Determining the number of factors from empirical distribution of eigenvalues
AbstractWe develop a new consistent and simple to compute estimator of the number of factors in the approximate factor models of Chamberlain and Rothchild (1983). Our setting requires both time series and cross-sectional dimensions of the data to be large. The main theoretical advantage of our estimator relative to the previously proposed ones is that it works well even in the situation when the portion of the observed variance attributed to the factors is small relative to the variance due to the idiosyncratic term. This advantage arises because the estimator is based on a Law-of-Large- Numbers type regularity for the idiosyncratic components of the data, as opposed to the estimators based on the assumption that a significant portion of the variance is explained by the systematic part. Extensive Monte Carlo analysis shows that our estimator outperforms the recently proposed Bai and Ng (2002) estimators in finite samples when the ignal-to-noise” ratio is relatively small. We apply the new estimation procedure to determine the number of pervasive factors driving stock returns for the companies traded on NYSE, AMEX, and NASDAQ in the period from 1983 to 2003. Our estimate is equal to 8.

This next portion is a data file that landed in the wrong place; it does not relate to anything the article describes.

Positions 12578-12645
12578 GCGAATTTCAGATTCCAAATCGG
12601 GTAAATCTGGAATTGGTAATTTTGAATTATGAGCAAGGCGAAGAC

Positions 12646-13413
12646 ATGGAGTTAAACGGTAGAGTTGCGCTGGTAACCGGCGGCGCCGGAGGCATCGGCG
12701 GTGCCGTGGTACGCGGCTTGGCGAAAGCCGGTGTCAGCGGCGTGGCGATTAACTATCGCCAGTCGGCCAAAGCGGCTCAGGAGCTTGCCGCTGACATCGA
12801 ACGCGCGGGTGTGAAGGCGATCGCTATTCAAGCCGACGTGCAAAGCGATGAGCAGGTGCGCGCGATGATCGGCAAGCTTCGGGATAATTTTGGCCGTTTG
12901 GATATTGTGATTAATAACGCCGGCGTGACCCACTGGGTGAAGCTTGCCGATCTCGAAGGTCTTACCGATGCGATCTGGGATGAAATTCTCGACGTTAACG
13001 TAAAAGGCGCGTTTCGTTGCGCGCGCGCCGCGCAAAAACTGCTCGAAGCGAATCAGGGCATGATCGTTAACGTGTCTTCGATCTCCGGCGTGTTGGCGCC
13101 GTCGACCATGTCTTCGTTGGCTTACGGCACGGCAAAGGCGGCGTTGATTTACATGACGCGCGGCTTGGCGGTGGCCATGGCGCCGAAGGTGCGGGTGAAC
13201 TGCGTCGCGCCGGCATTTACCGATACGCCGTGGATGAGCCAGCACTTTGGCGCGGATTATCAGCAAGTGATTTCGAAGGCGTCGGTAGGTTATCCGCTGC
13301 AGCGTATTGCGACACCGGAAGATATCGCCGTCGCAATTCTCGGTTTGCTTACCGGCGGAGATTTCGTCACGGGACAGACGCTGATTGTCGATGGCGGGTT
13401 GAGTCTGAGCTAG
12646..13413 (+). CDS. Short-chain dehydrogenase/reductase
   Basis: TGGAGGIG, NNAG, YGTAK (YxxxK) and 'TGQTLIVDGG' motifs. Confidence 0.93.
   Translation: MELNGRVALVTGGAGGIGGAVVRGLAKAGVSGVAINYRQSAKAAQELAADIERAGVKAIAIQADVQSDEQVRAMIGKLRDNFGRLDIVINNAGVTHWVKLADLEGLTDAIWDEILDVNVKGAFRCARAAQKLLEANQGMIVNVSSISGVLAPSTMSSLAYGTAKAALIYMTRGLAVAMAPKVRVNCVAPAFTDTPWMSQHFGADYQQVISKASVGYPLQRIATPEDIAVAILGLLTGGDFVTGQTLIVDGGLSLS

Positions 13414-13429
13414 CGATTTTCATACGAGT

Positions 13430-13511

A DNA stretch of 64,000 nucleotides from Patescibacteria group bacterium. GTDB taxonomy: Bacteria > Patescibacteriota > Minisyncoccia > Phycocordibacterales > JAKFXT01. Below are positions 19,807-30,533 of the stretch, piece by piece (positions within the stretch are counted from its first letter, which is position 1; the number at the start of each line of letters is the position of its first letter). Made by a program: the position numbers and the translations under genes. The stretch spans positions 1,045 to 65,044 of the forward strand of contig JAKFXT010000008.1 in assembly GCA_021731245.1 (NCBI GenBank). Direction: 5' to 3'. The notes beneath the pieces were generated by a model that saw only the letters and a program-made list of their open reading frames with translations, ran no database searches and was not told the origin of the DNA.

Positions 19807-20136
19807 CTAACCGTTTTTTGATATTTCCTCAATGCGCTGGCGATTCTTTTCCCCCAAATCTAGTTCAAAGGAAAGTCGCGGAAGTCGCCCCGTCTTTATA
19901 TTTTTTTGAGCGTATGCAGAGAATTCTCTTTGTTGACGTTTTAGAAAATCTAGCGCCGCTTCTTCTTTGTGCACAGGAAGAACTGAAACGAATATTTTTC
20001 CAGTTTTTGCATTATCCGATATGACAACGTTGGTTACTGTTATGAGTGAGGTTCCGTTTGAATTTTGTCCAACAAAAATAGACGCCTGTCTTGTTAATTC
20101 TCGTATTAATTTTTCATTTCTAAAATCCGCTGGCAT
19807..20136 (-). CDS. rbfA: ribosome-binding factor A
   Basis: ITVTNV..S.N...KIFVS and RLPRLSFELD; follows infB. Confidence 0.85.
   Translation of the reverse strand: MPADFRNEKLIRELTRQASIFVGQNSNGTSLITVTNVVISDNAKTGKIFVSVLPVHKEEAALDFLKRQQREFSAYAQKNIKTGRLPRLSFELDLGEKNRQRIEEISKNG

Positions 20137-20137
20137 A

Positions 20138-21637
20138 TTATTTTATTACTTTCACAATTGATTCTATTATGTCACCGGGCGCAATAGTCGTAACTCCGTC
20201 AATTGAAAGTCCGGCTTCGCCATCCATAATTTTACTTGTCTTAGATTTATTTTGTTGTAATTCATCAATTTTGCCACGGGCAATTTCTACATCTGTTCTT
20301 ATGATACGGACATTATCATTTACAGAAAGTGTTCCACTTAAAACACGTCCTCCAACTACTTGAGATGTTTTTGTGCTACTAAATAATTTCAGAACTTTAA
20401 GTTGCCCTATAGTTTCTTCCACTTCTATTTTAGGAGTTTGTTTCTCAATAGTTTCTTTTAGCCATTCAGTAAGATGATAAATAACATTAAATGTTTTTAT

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Bibliographic InfoPaper provided by Columbia University, Department of Economics in its series Discussion Papers with number 0405-19.
Length: 29 pages
Date of creation: 2005
Date of revision:
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Other versions of this item:
- Alexei Onatski, 2010. "Determining the Number of Factors from Empirical Distribution of Eigenvalues," The Review of Economics and Statistics, MIT Press, vol. 92(4), pages 1004-1016, November.
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